Conclusive Proof That Mammograms Save Lives

Disclaimer: Results are not guaranteed*** and may vary from person to person***.

If you ask any adult woman what a mammogram is, she’ll probably know. The machine that compresses the breast in order to detect cancer is no secret that’s for sure. It’s garnered a ton of publicity over the decades. However, over the past few years, the publicity has focused on a bitter dispute about how effective the test truly is in saving lives.

 This dispute really began back in the ’80s, when the National Cancer Institute questioned the benefits of administering mammograms to women over the age of 40. Were mammograms just a waste of money? Or by not performing a mammogram, were doctors wasting an opportunity to detect breast cancer early and save lives?

 Well, a new study says that the experts who believed in mammograms from the beginning were right. This includes experts such as Dr. Carolyn Runowicz from the University of Connecticut, who is the incoming president of the American Cancer Society. Very recently, she told The New York Times that the declining death rate from breast cancer wouldn’t be falling at all if weren’t for mammograms. The decline is, “…due to better screening, better use of screening,” she said.

 Indeed it is. While all women should perform self-exams every so often, a mammogram is a far superior method for detecting tumors that may be too small to detect with a bare hand. This is the greatest benefit of a mammogram, as detecting cancer early makes for a much more uplifting prognosis. So, about that new study — published in the prestigious New England Journal of Medicine, it tried to see why the breast-cancer death rate dropped by a huge 24% from 1990 to 2000. Was it mammograms or new drugs that could be held accountable for this improvement?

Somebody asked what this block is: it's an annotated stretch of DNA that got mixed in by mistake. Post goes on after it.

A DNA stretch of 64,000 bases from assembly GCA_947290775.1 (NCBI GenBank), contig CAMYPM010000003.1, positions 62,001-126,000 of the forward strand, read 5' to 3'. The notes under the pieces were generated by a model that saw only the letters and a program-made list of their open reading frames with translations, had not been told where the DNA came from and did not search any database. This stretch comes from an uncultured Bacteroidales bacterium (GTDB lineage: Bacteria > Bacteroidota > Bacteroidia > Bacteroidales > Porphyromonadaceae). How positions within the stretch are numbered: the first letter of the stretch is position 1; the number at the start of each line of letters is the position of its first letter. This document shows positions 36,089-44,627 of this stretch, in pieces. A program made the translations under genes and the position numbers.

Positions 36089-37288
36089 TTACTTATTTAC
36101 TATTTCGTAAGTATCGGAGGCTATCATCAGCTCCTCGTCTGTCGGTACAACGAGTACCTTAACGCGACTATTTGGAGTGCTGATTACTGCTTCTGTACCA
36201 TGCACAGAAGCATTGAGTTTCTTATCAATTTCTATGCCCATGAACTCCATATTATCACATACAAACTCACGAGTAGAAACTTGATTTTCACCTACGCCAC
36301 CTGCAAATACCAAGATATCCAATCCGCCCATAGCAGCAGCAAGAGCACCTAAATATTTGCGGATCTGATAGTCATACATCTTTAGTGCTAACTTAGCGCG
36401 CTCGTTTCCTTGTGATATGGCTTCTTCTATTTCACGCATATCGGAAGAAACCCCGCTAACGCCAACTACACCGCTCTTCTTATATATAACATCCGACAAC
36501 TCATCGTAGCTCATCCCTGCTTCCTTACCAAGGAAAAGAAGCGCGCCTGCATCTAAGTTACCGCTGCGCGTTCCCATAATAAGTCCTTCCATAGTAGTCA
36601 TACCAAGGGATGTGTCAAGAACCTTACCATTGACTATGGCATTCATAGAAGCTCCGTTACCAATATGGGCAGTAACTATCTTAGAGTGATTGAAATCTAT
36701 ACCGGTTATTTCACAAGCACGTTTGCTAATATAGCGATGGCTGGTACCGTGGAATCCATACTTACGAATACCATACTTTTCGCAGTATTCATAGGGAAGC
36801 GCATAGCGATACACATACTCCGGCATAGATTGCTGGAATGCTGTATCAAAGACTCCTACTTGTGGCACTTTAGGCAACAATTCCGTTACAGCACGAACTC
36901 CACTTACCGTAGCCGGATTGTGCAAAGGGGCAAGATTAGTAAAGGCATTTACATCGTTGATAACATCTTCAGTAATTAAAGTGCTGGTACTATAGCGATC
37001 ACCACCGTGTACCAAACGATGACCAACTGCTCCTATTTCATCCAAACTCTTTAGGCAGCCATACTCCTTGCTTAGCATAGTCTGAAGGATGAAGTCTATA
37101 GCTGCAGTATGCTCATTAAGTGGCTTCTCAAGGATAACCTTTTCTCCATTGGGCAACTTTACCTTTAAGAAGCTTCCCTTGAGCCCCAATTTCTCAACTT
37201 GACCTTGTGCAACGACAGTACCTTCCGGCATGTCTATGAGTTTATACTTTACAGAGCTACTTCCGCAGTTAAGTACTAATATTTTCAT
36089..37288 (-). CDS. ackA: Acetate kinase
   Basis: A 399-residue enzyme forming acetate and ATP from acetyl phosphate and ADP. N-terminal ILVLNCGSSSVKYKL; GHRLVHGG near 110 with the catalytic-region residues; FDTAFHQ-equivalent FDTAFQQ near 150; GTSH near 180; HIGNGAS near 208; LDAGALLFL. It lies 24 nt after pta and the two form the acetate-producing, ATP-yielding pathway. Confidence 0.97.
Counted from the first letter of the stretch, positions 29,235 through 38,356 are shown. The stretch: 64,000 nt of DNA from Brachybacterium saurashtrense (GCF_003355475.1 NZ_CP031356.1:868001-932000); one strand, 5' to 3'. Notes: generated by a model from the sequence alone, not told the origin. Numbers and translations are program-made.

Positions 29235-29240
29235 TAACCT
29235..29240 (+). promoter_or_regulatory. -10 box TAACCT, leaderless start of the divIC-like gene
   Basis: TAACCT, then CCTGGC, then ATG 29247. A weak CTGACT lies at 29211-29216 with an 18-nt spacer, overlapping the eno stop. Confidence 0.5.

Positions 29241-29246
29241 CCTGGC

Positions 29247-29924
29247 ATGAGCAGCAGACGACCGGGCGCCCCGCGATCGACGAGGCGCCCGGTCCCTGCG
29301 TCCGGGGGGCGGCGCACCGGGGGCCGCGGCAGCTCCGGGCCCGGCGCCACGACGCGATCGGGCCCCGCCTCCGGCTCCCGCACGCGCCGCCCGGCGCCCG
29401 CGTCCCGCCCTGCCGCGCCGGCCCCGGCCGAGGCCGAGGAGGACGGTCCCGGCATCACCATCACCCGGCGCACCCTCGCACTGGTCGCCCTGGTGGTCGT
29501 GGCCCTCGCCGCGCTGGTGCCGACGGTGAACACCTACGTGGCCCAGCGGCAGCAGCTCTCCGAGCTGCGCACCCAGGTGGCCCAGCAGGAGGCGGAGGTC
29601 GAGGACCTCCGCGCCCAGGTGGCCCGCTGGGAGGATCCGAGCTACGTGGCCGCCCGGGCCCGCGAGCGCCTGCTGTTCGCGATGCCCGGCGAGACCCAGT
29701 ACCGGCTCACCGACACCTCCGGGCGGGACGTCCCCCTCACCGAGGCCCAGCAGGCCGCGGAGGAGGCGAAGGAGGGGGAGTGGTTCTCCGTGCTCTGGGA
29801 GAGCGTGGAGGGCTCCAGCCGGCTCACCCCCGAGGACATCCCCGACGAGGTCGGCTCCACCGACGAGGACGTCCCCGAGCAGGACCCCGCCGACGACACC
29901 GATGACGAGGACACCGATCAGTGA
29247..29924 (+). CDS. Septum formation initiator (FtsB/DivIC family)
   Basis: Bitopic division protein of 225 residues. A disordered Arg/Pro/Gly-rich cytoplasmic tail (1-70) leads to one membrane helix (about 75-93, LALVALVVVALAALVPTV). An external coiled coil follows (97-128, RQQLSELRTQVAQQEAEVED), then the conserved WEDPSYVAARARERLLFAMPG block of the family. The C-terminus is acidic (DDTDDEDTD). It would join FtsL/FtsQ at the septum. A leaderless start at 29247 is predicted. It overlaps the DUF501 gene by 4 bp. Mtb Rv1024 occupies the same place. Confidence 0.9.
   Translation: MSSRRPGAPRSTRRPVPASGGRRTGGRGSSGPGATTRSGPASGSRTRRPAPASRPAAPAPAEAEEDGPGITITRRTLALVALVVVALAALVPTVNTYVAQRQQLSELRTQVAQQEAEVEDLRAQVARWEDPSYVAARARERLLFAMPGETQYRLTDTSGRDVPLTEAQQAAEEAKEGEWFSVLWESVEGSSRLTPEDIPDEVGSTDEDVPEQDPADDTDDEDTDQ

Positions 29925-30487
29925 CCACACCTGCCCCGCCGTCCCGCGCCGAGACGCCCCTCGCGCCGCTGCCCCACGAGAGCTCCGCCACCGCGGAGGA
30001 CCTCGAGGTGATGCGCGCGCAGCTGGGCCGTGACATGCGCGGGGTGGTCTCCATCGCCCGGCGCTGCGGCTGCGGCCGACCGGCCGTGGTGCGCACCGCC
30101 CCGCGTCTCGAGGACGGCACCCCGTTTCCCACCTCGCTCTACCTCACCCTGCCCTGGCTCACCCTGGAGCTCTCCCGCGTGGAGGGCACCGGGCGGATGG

The National Cancer Institute asked seven research teams to answer the question. What they found out was that the death rate didn’t change from 1975 to 1990, with about 50 out of every 100,000 older women developing breast cancer. But in 2000, that rate dropped to 38 women in 100,000. This drop coincided with a rising use of mammograms; in 2000 about 70% of women had one. For the researchers to figure it all out, they turned to computer models of the disease, the detection methods, and the courses of treatment that were administered.

 From their findings, the researchers concluded that the death rate was falling because both mammograms and treatment were having a positive effect. And they said that anywhere from 30% to 65% of the decrease was directly caused by doctors who used more mammograms on their patients. This is the first major study ever to single out the benefits of mammograms independent of drug therapy.

 Today, eight out of 10 women over the age of 40 get mammograms. If you are one of them, rest assured that it is well worth it.

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